4. Well put, Sitemaster and JW. What irks (and concerns) me is the fact that the test/no test controversy has unfortunately affected men like me who have already had a prostate cancer diagnosis, and perhaps a round of treatment, and now find themselves pleading for “extra” PSA follow-up testing, i.e., something more than twice per year. In my case, a wildly fluctuating PSA in the double digit range seems a good argument for quarterly testing at a minimum. I can think of no reason my urologist resists other than contemporary prostate politics, sad to say.

  5. Dear Rob:

    Yours appears to be a very different situation and actually I don’t think it has anything to do with the test/no test controversy. It may also depend on a whole bunch of other factors (e.g., your treatment). However, one option that may or may not be available to you would be to switch urologists.

  6. Regarding Rob’s experience, I think the USPSTF recommendations have no relevance to a patient who has actually been diagnosed with prostate cancer. As a 5-year prostate cancer “survivor” (Gleason 9, Hopkins IMRT, 2-year ADT) I can and do get PSA tests whenever I want to. I believe the “one per year” criterion is specifically geared to screening prior to any prostate cancer diagnosis, and post-treatment PSA tests are coded, treated by insurers, and billed quite differently. Or maybe my PCP, urologist and radiation oncologist are just very nice. (Actually they are, anyway).

  7. Late to the party ….. but I have a very pertinent observation. The PSA test is about information NOT treatment,

    If the information is appropriately processed by both patient, his medical team and other advisors, there should be no risk of over-treatment … or even anxiety, Now, Sitemaster, I accept this a huge “if” and that the financial bias of the way medicine is practiced in this country makes it very difficult to assure unbiased processing.

    I do hold that mass testing is appropriate if we can separate the information from the treatment advice. And I do believe there are sufficient men who have no family history, no significant risk factors, or who have no markers from their 40s, that unexpectedly fall to our disease. With annual PSA tests for all from at least 50 — and earlier for some — fewer fatal outcomes could be achieved while avoiding over-treatment.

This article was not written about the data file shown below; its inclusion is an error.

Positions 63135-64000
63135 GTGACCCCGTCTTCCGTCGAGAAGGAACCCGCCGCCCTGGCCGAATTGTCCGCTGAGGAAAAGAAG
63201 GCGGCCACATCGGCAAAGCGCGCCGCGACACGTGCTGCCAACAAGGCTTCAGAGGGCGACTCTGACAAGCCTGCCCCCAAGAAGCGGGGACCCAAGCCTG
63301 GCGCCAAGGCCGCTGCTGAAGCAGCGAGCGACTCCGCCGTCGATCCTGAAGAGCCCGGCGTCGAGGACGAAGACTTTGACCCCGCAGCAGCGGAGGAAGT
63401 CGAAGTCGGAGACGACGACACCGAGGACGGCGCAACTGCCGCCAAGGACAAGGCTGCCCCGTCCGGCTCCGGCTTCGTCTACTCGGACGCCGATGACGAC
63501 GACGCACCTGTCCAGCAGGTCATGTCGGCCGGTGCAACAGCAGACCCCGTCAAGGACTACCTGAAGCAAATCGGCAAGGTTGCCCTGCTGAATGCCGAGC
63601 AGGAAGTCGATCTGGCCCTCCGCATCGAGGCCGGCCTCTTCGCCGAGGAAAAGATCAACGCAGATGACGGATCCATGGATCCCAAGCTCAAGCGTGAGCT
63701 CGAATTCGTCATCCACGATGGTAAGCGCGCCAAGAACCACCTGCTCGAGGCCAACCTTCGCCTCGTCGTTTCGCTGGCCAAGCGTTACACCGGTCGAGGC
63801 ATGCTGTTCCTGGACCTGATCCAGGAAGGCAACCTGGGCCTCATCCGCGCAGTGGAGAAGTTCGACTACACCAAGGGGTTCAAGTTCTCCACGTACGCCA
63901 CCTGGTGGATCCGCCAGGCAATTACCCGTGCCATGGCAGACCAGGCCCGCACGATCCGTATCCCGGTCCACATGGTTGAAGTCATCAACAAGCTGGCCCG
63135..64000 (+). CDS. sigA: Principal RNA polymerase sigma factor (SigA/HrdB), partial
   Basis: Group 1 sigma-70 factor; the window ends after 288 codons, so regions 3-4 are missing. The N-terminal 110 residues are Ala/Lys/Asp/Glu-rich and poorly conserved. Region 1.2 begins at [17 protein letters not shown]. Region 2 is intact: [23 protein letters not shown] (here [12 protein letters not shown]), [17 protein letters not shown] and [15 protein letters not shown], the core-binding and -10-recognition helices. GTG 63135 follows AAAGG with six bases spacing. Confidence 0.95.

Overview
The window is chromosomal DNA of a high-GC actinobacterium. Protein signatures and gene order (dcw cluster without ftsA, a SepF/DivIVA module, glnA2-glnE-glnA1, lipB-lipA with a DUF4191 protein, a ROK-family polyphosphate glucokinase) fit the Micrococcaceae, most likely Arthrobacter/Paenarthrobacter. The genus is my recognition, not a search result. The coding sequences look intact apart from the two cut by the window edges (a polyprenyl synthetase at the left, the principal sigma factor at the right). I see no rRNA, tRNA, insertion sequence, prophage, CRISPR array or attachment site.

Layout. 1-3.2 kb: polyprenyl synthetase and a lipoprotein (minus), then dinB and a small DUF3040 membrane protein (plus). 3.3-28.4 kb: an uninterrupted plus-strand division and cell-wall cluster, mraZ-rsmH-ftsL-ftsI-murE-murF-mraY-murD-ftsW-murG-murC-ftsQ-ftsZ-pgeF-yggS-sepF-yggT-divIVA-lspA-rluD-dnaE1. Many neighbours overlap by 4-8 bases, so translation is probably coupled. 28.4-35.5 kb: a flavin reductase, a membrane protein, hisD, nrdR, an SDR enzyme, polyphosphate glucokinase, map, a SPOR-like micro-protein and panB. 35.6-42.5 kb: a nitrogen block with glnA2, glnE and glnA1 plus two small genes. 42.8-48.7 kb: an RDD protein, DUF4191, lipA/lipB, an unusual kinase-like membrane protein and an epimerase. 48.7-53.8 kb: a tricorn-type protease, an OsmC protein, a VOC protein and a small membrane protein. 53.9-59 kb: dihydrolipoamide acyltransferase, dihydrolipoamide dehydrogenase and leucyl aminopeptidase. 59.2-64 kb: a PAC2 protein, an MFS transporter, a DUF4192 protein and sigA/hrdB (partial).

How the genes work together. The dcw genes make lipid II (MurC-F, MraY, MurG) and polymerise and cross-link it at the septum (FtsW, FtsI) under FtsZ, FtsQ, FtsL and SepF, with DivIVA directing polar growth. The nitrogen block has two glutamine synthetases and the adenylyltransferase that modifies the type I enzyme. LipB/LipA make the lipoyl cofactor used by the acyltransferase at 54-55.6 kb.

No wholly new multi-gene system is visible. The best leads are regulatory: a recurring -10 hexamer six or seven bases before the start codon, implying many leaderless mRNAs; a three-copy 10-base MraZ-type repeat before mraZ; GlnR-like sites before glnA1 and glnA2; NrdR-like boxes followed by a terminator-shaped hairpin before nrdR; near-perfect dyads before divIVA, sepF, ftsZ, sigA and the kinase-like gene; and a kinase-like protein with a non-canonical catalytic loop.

Sitemaster and I have long respectfully differed over this issue — but what it raises is the need for much greater emphasis on awareness, education … and ethics!

    As to the absolutely ‘criminal’ USPSTF recommendations, I would not be surprised if PCa deaths surpass BCa within the next 3-5 years.

  8. And for new readers, the reason that Rick and I disagree is that I think (respectfully) that he is living in Dreamland on this topic and that the real area of emphasis should be on finding a much more effective and accurate test that really can be used to screen men with a high level of accuracy for risk of clinically significant prostate cancer.


  9. I don’t disagree on the need for a better test …. but in the meantime?

    I may disagree on Dreamland — even if I do have Great Ormond Street to thank for being around long enough to get prostate cancer!

  10. Now there’s an allusion that will escape the vast majority of readers of this site!


  11. Discouraging on Sirius/XM Doctor’s channel

    I happened to catch a brief exchange on this channel about 6:20 PM EST, one that I catch only occasionally. Most unfortunately, the doctor interviewed bought the recommendation of the blundering USPSTF hook, line and sinker — complete acceptance with no awareness of the profound flaws in their approach. Basically, he echoed their recommendation not to screen “except in high risk cases” (his words).

  12. Jim

    I suggest you reach out to the channel and ask them to give equal time to either or both a patient advocate and/or a qualified prostate cancer physician. I am sure I can set up a doctor from UCSF — Mack Roach or Peter Carroll or Matt Cooperberg.

    Let us know.